Winning the Series is Easy When Your Blood is Up

Didn’t watch the game on TV, or listen to it on the radio; I monitored it on my iTouch.  Technology is a wonderful thing, isn’t it?  I was aware of the result, of course, and also some of the peaks and valleys of the game, but not of the context.  The game summary comes up, “Carpenter hit by pitch”.  It doesn’t say, ‘Carpenter hit on the left forearm by a pitch headed for his head in an 0-2 count’.  And it certainly doesn’t include photos like this one: 

Chris Carpenter examines where he was hit by an Edwin Jackson fastball, 21 Apr 10. (AP Photo/Rick Scuteri)

 

Carp was pretty upset by the plunking, and rightly so.  Now Edwin Jackson has no reputation I’m aware of as a guy who hits people on purpose.  He’s hit 11 hitters in 3 years before last night’s game, and he’s only hit two in a game one other time (it was last year against another NL Central team, the Astros, interestingly enough).   The fact that Ryan Ludwick was drilled a night after hitting two home runs, and where the pitch was headed that hit Carpenter, are what make me question his motives.  

 

Carpenter went in hard at second to break up a double play, which led to a lot of words and posturing between players.  Fine.  In the bad old days, Carp would have taken care of business himself the next time Jackson stepped into the batters box, but the umpires felt the need to warn everyone they’d eject the next guy who threw at someone.  Now I don’t condone throwing at people on purpose…oh, heck, in this situation I sure do.  Best way to handle it:  Get ahead of Jackson 0-2 and then hit him right between the 3 and the 6.  Defend your guy and defend yourself.  Thanks to the blue, that wasn’t an option, and I respect Chris Carpenter not wanting to hurt his team by being tossed in the third inning. 

The whole episode made Carpenter more animated than normal, and according to Joe Strauss fired up the club.  The bullpen gave back the 2-run lead they were entrusted with, but an offensive explosion in the top of the ninth secured the win.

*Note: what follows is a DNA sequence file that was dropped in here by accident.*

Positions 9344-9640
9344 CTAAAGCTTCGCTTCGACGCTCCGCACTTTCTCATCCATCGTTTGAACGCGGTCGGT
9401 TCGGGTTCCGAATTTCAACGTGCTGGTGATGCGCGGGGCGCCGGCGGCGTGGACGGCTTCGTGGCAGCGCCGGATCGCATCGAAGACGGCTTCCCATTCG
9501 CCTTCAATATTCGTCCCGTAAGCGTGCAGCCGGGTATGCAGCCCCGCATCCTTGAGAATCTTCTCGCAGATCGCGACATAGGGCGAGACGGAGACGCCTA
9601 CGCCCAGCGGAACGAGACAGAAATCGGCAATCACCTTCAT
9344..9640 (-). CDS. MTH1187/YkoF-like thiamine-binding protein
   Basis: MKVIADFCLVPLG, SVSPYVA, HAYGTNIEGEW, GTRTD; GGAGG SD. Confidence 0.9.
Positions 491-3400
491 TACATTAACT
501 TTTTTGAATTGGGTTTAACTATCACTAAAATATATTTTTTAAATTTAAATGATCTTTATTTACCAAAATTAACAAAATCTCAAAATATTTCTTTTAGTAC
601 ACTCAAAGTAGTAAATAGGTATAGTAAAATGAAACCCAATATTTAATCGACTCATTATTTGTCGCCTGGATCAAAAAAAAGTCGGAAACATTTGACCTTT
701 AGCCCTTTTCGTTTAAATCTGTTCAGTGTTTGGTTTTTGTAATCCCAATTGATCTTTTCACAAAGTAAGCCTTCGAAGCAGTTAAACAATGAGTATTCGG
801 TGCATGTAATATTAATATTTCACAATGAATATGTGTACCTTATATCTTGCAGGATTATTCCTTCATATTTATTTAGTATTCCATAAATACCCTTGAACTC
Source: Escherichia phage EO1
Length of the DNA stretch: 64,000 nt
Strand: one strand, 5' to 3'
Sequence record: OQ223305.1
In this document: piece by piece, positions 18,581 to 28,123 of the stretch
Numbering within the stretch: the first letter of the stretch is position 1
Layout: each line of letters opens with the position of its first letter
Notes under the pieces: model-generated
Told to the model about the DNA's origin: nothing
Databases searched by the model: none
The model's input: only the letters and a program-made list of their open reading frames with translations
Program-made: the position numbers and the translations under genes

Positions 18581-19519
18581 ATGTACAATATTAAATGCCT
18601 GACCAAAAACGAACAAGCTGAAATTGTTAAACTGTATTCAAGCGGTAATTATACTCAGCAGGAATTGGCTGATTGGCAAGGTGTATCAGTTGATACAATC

The Cardinals have won their first 5 series in 2010 and sport the best record in the league.  This is the first time Tony LaRussa’s Cardinals have started a season winning the first 5 series.  Near as I can tell, the last time they started like this was 1994 – they went 1-1-1* in their opening series against Cincinnati, then won their next 4 series enroute to a 9-5 start.  They won the next series as well before splitting a 2-game set with Colorado and losing 2 of 3 in Houston. 

*That tie was an 8-8 game in Cincinnati, ended after 6 innings.  I don’t think they ever resumed or replayed that game, since 1994 ended with the strike in August.  A footnote to history. 

Chad Qualls got burned again by St Louis, giving up 3 ER in the ninth.  You think when Qualls has a nightmare, he’s surrounded by Cardinals, like this? 

 

I think my opinion of Qualls is colored by the 2004 NLCS, because he’s been surprisingly effective in his career against St Louis, at least through the end of the 2008 season (2.38 ERA, 1.118 WHIP, 2.25 K/BB).  He has struggled recently, Tuesday’s scoreless inning/save notwithstanding.  In his other 4 appearances vs the Cardinals since the start of the 2009 season, he’s allowed at least 1 ER (7 ER total in 3 1/3 innings).   I know that when I see him in the game I like the team’s chances of scoring against him. 

Cards are off today enroute to San Francisco.  They get to face another team coming off being swept at the hands of the Padres.  Garcia v Lincecum Friday, Wainwright/Zito Saturday, and Penny/Cain Sunday.  These two teams might score 6 runs between them the whole series.

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Filed under Cardinals recap, NL Central, St Louis Cardinals

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